Lynne Chapman said...

A couple of tips -

It's a messy business, not just your clothes (forearms and midriff especially) but also the fall-out of the dust around where you work, so choose your spot with care!

Also, work as large as you can. Most people that have problems are trying to use chalk like pencils, but it's not for fiddly stuff. Try building up a landscape first, where you can overlay and mix colours, and not have too much close detail.

granny grimble said...

Thank you for that info. Perhaps small is where I went wrong befor.

Lynne Chapman said...

My drawings can be as big as A2. It depends on the detail of what you're attempting, but you should not really be working at less than A3.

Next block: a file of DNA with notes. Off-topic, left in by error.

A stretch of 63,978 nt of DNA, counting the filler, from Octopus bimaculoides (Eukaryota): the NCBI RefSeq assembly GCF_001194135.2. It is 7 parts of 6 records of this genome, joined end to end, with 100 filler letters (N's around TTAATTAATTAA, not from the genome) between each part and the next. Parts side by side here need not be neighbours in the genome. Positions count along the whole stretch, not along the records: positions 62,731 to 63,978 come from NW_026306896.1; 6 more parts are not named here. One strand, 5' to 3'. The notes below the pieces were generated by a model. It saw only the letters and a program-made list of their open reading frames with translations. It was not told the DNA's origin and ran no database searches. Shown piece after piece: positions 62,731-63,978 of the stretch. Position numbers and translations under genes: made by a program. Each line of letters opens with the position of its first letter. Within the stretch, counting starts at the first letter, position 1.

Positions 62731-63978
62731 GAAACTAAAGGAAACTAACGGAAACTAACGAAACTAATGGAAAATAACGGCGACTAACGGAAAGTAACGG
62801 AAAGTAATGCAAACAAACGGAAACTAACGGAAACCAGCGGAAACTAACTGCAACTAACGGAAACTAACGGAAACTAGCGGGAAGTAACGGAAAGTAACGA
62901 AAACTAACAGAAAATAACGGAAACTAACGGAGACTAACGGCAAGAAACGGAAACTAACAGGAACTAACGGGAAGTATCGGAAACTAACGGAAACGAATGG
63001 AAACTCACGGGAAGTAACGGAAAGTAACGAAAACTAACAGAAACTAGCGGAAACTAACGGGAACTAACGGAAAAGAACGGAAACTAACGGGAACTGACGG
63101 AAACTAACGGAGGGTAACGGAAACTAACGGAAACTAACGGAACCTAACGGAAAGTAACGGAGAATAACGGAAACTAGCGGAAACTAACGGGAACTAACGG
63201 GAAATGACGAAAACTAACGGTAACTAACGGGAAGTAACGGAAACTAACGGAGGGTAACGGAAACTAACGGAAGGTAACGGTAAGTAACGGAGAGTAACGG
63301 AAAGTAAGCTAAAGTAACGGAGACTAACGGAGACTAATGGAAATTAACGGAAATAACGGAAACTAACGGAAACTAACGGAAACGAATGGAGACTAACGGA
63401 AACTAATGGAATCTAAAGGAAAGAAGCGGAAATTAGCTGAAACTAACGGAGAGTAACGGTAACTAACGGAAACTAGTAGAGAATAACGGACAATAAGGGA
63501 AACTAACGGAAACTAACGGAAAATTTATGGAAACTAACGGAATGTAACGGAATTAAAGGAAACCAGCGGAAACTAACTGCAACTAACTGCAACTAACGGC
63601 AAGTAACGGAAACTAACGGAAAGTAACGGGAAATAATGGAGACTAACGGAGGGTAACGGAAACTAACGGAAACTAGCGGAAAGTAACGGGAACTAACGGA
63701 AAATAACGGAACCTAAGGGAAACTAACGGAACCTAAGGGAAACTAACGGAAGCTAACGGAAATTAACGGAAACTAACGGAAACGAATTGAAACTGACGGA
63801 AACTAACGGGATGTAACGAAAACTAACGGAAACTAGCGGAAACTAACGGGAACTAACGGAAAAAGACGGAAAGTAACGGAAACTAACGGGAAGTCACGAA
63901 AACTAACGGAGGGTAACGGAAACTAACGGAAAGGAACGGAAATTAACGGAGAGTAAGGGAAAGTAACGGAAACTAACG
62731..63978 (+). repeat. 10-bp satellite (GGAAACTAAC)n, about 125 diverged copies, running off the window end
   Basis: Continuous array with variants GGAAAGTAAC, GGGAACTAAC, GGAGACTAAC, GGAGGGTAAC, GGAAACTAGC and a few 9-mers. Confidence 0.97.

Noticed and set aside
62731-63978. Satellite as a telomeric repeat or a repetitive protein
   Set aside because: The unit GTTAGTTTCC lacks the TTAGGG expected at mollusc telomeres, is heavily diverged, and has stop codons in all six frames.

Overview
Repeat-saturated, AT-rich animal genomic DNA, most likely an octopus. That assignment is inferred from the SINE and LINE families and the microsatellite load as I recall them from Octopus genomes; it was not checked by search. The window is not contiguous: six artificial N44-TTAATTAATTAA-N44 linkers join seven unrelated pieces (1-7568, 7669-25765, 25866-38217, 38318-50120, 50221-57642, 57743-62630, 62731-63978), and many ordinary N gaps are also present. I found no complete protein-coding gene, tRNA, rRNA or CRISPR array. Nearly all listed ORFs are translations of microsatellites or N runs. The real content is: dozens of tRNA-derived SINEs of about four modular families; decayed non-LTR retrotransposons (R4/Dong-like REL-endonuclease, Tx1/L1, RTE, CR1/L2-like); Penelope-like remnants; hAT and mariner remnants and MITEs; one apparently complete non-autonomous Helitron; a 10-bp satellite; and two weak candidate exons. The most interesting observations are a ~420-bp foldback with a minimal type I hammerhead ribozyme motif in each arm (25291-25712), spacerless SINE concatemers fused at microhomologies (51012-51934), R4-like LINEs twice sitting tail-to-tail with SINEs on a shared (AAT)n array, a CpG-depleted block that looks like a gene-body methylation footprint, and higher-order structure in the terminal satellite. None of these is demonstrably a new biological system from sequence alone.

Croom said...

I am finding your blogs so very interesting Lynne, I like Sandie had no idea how complicated it all was (ignorance is bliss)

Have you written any more books yourself? I know of one that you wrote.

Thank you for this wonderful insight into your world, would you like one into mine? Being a fat lazy old age pensioner is quite exciting lol.

Lynne Chapman said...

I have written several other stories, but not yet had them published - it's very tough to get them taken up, so I've been concentrating on the illustration for some time now.

I am going to a writer's & illustrator's conference at the weekend (I'll be writing it up on the blog when I get back) and maybe that will inspire me to try again...